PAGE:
During the trial one of the jurors was excused from service because of a death in the family. The parties agreed that the first alternative juror be substituted for the regular juror. Collier's attorney then stated to the court that a spectator [the defendant's wife] had represented to him that the previous day, while court and counsel were in chambers, the first alternate had made some comment regarding the case. He requested the use of the second alternate instead of the first, indicating he would not have brought the matter up at all had it not become necessary to use one of the alternate jurors. The government was agreeable to this. The court held a hearing outside the jury's presence, at which Collier's wife testified, under court questioning, to what "seemed to have been" a bet between the first alternate and another juror with respect to what Bedford would look like when he appeared. She also said she overheard the alternate express a view to another juror about Collier's guilt.1 The alternate juror was questioned by the court about the "bet"; he admitted — not a bet with money involved — but a short conversation, to pass the time away, concerning what Bedford would look like. He was excused, and the second alternate substituted.
The jury was then told by the court that the first alternate had been excused for not following the court's advice. The court emphasized to the jurors that they were not to discuss among themselves "any facet" of the case until they were sent to the jury room to deliberate upon the case. The court then, out of the presence of the jury, heard and denied Collier's attorney's motion for a mistrial because of the "discussion of the case among the jurors." The court thought, and we agree, that Collier's right to a fair trial had not been prejudiced by the incident, but in fact had been better served, indeed "emphasized," by the incident.
We conclude that, despite the fact that the first alternate was not questioned about Collier's wife's testimony of the first alternate's comment about Collier's "guilt," the court had cured whatever prejudice had occurred if the comment was made. If Collier's attorney thought his client had been prejudiced by the failure of the court to question the alternate about the claimed comment, he should have raised the point in the trial court at the time of the questioning, and not at this time in this court. There is no basis for the argument in Collier's brief that after the first alternate was excused "at least one juror" still remained who expressed an opinion about Collier's guilt.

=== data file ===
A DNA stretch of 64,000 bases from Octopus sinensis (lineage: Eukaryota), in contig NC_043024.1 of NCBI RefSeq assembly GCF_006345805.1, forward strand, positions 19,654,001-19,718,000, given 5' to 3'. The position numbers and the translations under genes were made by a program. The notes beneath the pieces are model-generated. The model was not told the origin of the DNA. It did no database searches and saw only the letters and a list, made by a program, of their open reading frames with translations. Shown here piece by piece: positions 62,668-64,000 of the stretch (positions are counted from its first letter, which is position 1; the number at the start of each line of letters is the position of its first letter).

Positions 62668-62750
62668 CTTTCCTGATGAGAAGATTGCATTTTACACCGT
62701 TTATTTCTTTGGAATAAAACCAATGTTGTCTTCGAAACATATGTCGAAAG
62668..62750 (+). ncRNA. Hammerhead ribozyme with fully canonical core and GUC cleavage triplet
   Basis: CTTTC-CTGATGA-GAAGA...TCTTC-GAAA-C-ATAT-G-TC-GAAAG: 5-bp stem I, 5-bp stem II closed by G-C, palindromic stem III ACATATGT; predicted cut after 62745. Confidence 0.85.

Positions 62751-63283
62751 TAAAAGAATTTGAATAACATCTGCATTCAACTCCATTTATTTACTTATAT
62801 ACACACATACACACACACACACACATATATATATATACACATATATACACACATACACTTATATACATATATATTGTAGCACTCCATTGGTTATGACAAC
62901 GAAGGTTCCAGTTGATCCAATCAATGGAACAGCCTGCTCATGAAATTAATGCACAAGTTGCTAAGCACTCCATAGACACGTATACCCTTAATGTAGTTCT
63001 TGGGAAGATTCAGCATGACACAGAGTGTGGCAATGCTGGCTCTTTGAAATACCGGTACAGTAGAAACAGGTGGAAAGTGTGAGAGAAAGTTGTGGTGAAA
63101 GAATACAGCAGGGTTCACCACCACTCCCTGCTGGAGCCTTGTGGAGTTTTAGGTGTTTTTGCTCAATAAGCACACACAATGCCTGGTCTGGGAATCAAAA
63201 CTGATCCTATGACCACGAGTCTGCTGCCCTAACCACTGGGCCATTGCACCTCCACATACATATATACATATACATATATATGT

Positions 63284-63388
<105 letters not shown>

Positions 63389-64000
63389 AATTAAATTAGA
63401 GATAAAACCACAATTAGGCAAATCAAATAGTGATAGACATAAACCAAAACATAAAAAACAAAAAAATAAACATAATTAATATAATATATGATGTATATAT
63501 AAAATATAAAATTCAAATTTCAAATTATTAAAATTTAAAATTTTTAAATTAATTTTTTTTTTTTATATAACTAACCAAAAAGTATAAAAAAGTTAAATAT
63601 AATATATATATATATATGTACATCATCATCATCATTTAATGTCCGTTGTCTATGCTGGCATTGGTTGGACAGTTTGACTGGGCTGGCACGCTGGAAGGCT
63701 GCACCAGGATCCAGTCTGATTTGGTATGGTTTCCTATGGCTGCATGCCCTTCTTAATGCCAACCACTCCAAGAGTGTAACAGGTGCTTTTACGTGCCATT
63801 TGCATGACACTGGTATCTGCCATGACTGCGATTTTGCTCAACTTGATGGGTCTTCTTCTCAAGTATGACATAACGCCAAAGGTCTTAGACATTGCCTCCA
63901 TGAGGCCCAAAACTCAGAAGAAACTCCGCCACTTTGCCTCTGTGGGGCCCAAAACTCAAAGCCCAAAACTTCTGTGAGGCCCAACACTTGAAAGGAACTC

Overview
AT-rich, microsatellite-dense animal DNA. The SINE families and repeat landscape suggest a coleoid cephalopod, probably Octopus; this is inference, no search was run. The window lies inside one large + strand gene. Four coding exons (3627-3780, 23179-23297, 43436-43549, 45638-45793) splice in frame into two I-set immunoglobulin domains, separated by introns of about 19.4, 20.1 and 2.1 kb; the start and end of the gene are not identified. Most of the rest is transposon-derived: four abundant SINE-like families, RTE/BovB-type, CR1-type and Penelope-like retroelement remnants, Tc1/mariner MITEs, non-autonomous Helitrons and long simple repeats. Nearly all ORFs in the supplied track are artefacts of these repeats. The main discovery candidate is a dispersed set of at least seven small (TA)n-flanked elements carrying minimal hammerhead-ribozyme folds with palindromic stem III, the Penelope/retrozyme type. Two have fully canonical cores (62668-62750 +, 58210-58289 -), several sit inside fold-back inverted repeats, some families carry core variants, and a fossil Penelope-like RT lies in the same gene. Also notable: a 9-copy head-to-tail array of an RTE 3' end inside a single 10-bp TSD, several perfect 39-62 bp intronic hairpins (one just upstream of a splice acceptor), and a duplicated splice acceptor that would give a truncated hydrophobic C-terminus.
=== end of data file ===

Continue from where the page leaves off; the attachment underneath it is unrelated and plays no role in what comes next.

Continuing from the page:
The contention is frivolous that defendant was denied his constitutional rights to confrontation with, and full cross-examination of, witnesses against him, and compulsory process for witnesses in his behalf, because of claimed "testimonial comment" by the trial judge which "buttressed and corroborated Bedford's testimony."2 This claim arises from testimony by witnesses about the government's inducing a dismissal of the narcotics case against Bedford in the Criminal Court of Cook County. Bedford testified several times that he did not see the agents in that court or hear what they said there. There was no issue as to whether the case was dismissed as compensation for informing, and the question directed to Bedford about his failure to see the agents was repetitious and unnecessary. We see no prejudicial error in the court's ruling sustaining the objection nor in the court's stated reason for the ruling.
We see no prejudicial error either in the court's refusing to order Bedford, a court's witness, to answer questions asked by Collier's attorney in the face of Bedford's persistent invocation, upon advice of his attorney, of his fifth amendment right not to incriminate himself, and in limiting cross-examination. Bedford refused to answer, among other things, where he was living December 11, 1960, and whether the narcotics he had been convicted of possessing3 were seized from a certain apartment at 8118 South Ellis Avenue. The answers admittedly might connect him with possession of narcotics seized at that location and incriminate him in a state conviction. And that he was living at that place could have been, and was, shown by other testimony. The court refused to order Bedford, over his claim of fifth amendment right, to answer the government question whether he had purchased drugs from Collier prior to December 11. Collier claims prejudice in the inference available to the jury from Bedford's failure to answer. There is no claim that Bedford could not properly invoke his fifth amendment right, and we see no prejudice on this record.4 The limit in cross-examination of Bedford (regarding various indictments pending against him for unlawful possession of narcotics long after the time involved in this case) was within the court's discretion and no abuse has been shown.